About the Benthic Zone: the Sea Floor

About the Benthic Zone: the Sea Floor
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The Benthic Zone

The benthic zone begins at the edge of the sea at the intertidal zone, extends out along the continental shelf, and continues down the continental slope to the abyssal plain, thousands of meters below sea level. It includes the entire seabed, rising along the mid-ocean ridges where new sea floor is continually being made, and dives down into the deep ocean trenches.

The habitats of the benthic zone vary widely depending on how far below the surface the bottom lies. Just beyond the intertidal zone, the shallow water receives ample sunlight and oxygen. Continuing down along the continental slope, the environment becomes increasingly dark and cold, and the pressure increases. A remarkable variety of organisms live in these different habitats, each with specialized adaptations reflecting the conditions of their environment.

Benthos: Inhabitants of the Benthic Zone

The organisms that live in the benthic zone are collectively called “benthos.” They include crustaceans, mollusks, worms, fish, and any other type of organism that makes its home on or in the seabed.

The majority of benthos are scavengers or detritus feeders that eat decomposing organic matter. Much of the food supply in the benthic zone is in the form of “marine snow,” small particles of decaying organic matter that slowly descend through the water column and accumulate on the ocean floor.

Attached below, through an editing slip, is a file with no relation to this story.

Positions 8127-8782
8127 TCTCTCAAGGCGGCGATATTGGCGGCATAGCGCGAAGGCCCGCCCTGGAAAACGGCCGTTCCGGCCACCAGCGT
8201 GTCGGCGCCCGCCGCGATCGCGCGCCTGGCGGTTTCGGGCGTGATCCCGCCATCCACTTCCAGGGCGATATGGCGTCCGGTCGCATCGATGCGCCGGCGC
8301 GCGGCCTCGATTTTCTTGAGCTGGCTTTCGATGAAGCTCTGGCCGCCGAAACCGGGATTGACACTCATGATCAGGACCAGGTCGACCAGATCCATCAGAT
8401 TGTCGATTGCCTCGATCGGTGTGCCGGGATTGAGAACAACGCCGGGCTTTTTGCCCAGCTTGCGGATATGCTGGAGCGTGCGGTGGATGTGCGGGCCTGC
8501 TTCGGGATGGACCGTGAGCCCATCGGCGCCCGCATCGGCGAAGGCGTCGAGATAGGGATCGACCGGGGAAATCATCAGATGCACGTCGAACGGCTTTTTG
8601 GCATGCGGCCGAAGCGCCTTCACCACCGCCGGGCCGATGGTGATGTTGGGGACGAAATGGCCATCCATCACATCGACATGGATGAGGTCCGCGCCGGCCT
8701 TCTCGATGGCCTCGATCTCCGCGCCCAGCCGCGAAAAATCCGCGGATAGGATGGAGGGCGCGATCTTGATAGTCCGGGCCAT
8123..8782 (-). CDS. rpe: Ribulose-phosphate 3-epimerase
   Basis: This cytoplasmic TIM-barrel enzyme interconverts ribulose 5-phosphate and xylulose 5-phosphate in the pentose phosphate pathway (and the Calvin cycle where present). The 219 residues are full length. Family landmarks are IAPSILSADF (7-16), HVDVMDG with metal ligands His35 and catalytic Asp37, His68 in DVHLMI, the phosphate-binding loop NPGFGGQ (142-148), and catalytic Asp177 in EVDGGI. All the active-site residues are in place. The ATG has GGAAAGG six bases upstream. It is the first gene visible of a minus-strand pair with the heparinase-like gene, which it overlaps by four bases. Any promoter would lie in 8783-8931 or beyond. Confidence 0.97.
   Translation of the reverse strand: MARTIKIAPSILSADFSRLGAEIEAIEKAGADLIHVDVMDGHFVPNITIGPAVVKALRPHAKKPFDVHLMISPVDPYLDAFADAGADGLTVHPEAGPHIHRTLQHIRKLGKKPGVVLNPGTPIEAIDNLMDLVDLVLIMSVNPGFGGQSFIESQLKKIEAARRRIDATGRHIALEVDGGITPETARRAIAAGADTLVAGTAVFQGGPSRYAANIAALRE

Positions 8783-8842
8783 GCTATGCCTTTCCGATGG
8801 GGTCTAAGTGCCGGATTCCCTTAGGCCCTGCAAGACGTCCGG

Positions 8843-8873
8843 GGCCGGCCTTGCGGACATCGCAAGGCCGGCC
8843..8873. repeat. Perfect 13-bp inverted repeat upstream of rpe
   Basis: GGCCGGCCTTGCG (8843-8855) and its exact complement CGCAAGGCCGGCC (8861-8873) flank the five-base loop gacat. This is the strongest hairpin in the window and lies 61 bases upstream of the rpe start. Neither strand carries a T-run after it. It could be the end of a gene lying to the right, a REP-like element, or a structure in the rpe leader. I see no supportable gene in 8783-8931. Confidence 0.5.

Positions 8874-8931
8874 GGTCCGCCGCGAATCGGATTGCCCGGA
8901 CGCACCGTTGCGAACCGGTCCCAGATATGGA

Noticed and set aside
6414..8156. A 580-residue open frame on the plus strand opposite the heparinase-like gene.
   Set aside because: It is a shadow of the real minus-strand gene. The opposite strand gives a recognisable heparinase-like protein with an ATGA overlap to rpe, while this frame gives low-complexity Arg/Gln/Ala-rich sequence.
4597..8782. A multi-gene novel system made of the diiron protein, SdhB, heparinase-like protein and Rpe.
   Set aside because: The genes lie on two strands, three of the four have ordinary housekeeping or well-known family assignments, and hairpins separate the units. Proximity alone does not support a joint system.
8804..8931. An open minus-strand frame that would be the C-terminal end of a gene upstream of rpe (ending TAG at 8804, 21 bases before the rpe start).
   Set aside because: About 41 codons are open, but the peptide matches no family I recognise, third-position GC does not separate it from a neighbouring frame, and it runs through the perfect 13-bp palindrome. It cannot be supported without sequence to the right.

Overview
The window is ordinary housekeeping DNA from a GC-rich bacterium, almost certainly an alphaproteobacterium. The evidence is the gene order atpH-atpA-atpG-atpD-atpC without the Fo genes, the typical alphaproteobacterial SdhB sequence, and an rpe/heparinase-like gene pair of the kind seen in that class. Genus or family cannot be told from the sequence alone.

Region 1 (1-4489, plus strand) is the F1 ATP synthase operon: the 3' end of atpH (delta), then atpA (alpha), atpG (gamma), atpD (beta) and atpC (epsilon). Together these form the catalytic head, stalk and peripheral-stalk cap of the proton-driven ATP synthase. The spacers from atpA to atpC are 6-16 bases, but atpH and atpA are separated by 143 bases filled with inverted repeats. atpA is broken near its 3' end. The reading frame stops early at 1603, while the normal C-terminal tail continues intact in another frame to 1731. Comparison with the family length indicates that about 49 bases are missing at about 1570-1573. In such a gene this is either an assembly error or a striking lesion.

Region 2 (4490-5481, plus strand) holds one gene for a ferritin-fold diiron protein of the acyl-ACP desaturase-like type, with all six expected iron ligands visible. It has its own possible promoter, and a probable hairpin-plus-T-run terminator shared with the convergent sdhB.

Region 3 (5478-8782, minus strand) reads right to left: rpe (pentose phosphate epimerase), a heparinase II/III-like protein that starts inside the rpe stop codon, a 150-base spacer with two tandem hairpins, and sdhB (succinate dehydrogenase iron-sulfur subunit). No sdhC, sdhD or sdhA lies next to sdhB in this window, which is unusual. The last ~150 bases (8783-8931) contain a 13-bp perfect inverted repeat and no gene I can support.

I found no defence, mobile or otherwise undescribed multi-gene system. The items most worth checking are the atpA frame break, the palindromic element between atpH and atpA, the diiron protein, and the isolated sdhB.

Benthos in the intertidal zone include sea stars, barnacles, mussels, sea anemones, sea urchins, snails, and other creatures that attach themselves to the rocky substrate or burrow in the sand. Benthos in deeper zones include fish, crustaceans and tube worms.

Benthic Fish

Benthic fish, also known as groundfish, are those that stay on or very near the sea bottom, whether in shallow or deep water. Unlike fish that spend their time swimming, benthic fish are very dense and have negative buoyancy, allowing them to effortlessly lie on the bottom or bury themselves. Other adaptations commonly seen in benthic fish include the lack of a swim bladder and a flattened body shape. They are predominantly bottom feeders that eat detritus, or ambush predators that lie in wait for their prey to come within striking distance.

There are many different types of benthic fish. Flatfish, including flounder, halibut, plaice, sole and turbot, lie on the the sea floor or bury themselves in the sand. Asymmetrical physical adaptations include having both eyes on one side of their head, and different pigmentation on each side of their bodies; the side facing down is usually pale, while the side facing up is camouflaged. Some species of flatfish are predators, feeding on smaller fish, while others eat mainly invertebrates.

Rays and skates are also flat, but are bilaterally symmetrical, with their eyes on top of their head. These cartilaginous fish are predators that bury themselves and wait for prey, feeding largely on crustaceans, clams, oysters and snails.

Rattails are benthic fish that have a large head and mouth, and a body that rapidly tapers down to a long, narrow tail. They live in the deep sea, and are scavengers, feeding chiefly on invertebrates. Some species of rattails are brotulas, chimaeras and grenadiers.






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